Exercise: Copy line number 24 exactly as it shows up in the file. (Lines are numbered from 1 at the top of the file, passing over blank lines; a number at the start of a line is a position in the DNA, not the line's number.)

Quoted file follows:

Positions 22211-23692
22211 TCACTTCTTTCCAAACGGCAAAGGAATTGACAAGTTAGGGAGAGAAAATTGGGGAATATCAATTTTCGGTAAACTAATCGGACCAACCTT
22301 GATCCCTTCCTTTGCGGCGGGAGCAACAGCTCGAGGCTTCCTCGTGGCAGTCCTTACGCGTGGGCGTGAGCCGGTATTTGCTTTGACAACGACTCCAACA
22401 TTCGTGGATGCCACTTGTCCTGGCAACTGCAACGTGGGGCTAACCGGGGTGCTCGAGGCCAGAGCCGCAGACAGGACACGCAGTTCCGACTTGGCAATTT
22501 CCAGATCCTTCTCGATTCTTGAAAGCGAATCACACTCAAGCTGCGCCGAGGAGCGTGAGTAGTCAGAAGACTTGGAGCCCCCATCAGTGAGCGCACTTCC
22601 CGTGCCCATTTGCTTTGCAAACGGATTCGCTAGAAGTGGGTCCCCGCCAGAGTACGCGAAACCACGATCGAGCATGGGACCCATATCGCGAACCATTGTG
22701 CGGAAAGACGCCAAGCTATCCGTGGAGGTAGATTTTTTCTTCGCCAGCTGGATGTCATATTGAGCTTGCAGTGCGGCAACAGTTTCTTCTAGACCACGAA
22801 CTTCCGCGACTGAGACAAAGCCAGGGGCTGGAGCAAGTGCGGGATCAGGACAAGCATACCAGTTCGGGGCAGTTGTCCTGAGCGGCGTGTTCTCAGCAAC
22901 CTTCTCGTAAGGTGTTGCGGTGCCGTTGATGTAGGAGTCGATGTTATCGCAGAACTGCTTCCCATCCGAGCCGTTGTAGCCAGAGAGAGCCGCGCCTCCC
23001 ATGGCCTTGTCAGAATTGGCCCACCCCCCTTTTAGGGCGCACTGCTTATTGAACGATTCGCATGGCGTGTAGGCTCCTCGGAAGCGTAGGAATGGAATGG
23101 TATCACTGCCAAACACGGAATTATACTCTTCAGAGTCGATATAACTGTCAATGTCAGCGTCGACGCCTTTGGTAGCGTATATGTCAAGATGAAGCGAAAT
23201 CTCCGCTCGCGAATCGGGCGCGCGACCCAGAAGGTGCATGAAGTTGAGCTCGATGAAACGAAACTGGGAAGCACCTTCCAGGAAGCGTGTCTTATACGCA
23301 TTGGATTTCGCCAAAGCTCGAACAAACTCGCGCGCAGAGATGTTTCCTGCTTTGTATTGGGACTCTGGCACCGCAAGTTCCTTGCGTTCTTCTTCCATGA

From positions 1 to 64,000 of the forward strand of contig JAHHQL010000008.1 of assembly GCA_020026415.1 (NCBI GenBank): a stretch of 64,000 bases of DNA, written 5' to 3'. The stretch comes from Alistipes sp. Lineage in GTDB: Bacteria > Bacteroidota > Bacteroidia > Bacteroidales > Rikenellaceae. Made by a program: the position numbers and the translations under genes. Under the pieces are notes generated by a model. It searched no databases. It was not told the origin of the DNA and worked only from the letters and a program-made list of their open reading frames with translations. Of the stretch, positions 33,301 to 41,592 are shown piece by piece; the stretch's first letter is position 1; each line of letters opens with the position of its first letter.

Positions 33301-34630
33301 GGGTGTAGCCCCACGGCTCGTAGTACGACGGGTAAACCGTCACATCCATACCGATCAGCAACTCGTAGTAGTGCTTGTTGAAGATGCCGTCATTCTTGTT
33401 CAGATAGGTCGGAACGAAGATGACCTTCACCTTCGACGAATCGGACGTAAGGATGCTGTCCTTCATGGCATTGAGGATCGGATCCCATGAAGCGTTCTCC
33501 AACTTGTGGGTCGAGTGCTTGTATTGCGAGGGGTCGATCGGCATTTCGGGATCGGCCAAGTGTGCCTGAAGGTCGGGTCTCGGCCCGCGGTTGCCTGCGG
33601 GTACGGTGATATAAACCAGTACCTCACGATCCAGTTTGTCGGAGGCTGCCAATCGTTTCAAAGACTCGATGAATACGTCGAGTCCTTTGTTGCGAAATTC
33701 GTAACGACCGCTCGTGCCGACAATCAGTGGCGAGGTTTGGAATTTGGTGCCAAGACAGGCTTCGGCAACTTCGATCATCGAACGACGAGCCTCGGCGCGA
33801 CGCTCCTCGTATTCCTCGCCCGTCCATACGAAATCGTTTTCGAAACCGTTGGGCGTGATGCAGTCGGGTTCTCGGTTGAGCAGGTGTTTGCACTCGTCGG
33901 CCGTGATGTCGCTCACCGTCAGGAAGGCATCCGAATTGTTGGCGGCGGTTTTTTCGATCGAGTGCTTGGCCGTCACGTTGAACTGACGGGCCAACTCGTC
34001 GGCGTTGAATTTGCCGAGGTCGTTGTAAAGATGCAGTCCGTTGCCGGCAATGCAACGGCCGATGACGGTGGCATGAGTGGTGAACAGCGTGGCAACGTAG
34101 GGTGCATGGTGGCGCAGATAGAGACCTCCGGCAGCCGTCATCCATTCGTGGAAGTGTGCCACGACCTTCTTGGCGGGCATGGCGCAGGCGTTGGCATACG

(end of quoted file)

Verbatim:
34101 GGTGCATGGTGGCGCAGATAGAGACCTCCGGCAGCCGTCATCCATTCGTGGAAGTGTGCCACGACCTTCTTGGCGGGCATGGCGCAGGCGTTGGCATACG